The Terry Pratchett Anywhere But Here, Anywhen But Now First Novel Prize!
05-31 - News
Stephen King's Joyland UK Promotion
05-30 - News
UK Publisher of Stephen King’s New Novel Unusual Promotion
05-30 - News
Big Time, The by Fritz Leiber
05-29 - Book Review
Rogue Clone by Steven L. Kent
05-25 - Book Review
The Blue Blazes by Chuck Wendig
05-21 - Book Review
The Wisdom of the Shire by Noble Smith
05-17 - Book Review

05-10 - News
The Tyrant's Law by Daniel Abraham
05-04 - Book Review
Galaxy's Edge 1 by Mike Resnick
04-28 - Book Review
Poison by Sarah Pinborough
04-21 - Book Review
Bullington, Beukes and Bacigalupi event
04-19 - News
The City by Stella Gemmell
04-17 - Book Review
Promise of Blood by Brian McClellan
04-15 - Book Review
Tarnished Knight by Jack Campbell
04-09 - Book Review
Frank Hampson: Tomorrow Revisited by Alastair Crompton
04-07 - Book Review
The Forever Knight by John Marco
04-01 - Book Review
Book of Sith - Secrets from the Dark Side by Daniel Wallace
03-31 - Book Review
NOS4R2 by Joe Hill
03-25 - Book Review
Fade to Black by Francis Knight
03-13 - Book Review
The Clone Republic by Steven L. Kent
03-12 - Book Review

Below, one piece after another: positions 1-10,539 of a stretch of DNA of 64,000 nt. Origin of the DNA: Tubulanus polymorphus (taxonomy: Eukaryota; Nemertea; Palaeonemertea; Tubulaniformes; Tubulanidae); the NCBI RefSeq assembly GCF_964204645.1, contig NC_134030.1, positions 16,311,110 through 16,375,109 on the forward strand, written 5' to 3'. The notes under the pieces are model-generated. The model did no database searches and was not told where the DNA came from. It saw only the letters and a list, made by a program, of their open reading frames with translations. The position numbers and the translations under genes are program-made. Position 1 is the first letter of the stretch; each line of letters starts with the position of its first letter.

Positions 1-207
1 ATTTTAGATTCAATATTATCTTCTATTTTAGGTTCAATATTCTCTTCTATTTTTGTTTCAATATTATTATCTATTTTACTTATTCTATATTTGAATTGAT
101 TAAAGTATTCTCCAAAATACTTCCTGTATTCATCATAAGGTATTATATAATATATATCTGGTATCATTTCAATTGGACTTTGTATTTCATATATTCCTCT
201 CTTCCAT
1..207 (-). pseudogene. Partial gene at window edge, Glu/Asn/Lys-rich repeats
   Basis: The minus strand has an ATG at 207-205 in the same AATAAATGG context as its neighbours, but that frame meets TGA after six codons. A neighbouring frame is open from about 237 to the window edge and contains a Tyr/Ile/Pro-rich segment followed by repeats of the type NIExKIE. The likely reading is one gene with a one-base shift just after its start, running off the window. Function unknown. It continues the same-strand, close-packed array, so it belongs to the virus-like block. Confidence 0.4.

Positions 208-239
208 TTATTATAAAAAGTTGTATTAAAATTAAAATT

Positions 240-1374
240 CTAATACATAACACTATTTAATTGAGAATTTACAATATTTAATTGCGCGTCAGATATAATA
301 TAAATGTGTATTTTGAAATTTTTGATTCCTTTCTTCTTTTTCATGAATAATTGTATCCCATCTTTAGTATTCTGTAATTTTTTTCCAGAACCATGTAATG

The Burn Zone by James K. Decker
03-06 - Book Review
A Conspiracy of Alchemists by Liesel Schwarz
03-04 - Book Review
Blood's Pride by Evie Manieri
02-28 - Book Review
Excerpt: River of Stars by Guy Gavriel Kay
02-27 - Article
Tales of Majipoor by Robert Silverberg
02-24 - Book Review
American Elsewhere by Robert Jackson Bennett
02-20 - Book Review
Evie Manieri Guest Post
02-19 - Article
The Grim Company by Luke Scull
02-17 - Book Review
Red Planet by Robert A. Heinlein
02-11 - Book Review

New Forum Posts




About - Advertising - Contact us - RSS - For Authors & Publishers - Contribute / Submit - Privacy Policy - Community Login
Use of this site indicates your consent to the Terms of Use. The contents of this webpage are copyright © 1997-2011 sffworld.com. All Rights Reserved.